I presume everyone is familiar with the problem of finding a median of a set of numbers (a median of a set is an element of the set so that at most half of the elements of the set are smaller than the median, and at most half of the elements are larger than the median. For instance, of the set 1, 2, 3, 4, 5, 6, the number 3 is a median (and so is 4)). A simple algorithm sorts the set of numbers, and then takes the middle element of the sorted list. But this takes `Ω(N log N)` worst case, as it needs to sort.
`Perl --((8:>*`

**Warm-up problem**: write a subroutine that takes a set of numbers (without implied order, and possible duplicates) and returns a median. The sub should run in `O(N)` time.

Generalizing this to 2-dimensions is easy - to find a line that separates a set of points in 2-d into two subsets each at most half the size of the original set. You'd just ignore the y-coordinate, find the median of the x-coordinates, and pick a line that has this x-coordinate a constant.

But it's more interesting if you have two sets of points: a set of red coloured points, and a set of green coloured points (both in 2-d). Now, there is a line (or more than one) that simultaneously divides the set of red points and the set of green points such that on the left of the line you have at most half of the red points and half of the green points, and on the right of the line, you have at most half of the red points, and at most half of the green points. (This means that if there are an odd number of red points and an odd number of green points to start with, the dividing line will contain at least one red, and at least one green point).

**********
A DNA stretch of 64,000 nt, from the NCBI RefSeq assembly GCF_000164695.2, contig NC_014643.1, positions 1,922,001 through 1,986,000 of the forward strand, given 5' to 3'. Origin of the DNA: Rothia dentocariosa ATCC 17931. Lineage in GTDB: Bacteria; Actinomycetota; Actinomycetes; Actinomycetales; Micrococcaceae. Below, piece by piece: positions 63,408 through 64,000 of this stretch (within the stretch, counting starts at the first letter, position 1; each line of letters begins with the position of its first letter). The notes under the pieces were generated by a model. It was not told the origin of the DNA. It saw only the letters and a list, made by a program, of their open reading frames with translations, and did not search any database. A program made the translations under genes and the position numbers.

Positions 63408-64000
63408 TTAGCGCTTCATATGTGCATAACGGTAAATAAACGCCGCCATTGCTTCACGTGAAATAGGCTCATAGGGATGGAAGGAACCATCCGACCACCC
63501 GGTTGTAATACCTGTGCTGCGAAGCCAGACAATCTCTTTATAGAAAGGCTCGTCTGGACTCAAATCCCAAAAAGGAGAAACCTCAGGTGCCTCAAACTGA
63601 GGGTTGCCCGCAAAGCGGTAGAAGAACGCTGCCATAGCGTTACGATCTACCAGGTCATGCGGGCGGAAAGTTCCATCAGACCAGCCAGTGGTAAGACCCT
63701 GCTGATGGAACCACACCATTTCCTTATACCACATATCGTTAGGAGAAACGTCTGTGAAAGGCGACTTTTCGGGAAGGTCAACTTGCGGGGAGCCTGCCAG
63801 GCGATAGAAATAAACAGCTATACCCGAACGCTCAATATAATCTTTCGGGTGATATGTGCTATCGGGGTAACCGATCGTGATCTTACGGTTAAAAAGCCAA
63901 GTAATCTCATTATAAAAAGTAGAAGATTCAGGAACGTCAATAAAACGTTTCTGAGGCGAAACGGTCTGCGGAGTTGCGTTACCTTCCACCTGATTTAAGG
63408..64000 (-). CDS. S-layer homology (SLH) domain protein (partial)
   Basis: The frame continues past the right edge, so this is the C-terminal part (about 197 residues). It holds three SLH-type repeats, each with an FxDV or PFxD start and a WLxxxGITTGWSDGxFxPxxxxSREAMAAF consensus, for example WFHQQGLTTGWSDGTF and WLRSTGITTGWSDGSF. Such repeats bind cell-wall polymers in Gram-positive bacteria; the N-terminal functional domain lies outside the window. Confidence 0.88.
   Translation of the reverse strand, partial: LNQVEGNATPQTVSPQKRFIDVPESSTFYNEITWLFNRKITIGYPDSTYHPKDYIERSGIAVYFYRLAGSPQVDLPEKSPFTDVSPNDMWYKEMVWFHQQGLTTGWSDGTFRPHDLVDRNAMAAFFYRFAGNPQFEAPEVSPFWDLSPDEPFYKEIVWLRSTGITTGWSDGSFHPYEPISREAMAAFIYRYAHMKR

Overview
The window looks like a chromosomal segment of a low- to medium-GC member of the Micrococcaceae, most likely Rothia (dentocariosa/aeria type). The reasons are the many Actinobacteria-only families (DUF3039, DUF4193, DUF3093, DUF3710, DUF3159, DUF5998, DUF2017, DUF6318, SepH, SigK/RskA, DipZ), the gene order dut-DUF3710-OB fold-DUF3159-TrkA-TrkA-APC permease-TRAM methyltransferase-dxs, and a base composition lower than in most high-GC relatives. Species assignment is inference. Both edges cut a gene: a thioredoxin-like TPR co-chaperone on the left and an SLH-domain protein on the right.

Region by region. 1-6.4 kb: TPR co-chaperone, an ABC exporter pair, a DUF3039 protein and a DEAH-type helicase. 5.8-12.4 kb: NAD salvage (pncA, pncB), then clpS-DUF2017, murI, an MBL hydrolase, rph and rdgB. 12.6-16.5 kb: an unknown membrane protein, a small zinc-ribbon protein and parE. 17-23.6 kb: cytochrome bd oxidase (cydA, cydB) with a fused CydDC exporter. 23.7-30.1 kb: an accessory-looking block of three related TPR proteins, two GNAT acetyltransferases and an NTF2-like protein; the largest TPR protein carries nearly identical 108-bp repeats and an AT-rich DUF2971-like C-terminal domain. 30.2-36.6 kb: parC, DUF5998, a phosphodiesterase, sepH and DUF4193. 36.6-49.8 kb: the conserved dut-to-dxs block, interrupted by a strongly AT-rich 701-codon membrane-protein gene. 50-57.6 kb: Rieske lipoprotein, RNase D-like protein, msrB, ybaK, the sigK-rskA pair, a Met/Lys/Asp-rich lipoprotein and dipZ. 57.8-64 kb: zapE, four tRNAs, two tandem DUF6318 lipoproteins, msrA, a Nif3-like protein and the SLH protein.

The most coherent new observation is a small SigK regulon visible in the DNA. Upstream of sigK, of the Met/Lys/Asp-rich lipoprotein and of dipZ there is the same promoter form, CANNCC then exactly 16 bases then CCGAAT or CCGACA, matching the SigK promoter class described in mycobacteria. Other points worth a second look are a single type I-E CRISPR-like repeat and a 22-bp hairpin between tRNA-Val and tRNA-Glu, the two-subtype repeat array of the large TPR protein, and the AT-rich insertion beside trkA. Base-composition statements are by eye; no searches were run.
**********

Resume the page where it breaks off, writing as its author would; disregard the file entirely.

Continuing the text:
**Challenge 1a**: Write a subroutine that accepts two sets of points (in 2-d), and returns a line simultaneously dividing the sets as described above.

**Challenge 1b**: Can you do it in `O(N log N)` time, where `N` is the total number of points in both sets?

**Challenge 1c**: Can you do it in linear time, or prove it to be impossible?

Now, what holds of 2-d, holds for 3-d (and higher dimensions as well). Given sets of red, green and yellow points, there exists a plane that divides the three sets such that at most half of the red, green and yellow points are above the plane, and at most half of each set is below the plane. (This even holds for sets with an infinite amount of points, leading to the 'ham-cheese sandwich theorem' that states you can cut a ham-cheese sandwich into two parts with a single cut such that both halves at equal amounts of ham, cheese and bread - even if you leave the cheese in the fridge).

**Challenge 2a**: Write a subroutine that takes three sets of points in 3-d, return a plane dividing all the sets as described above.

**Challenge 2b**: Prove that your solution is optimal.

**Challenge 3**: Generalize the sub to do the same in any dimension.

Have fun!

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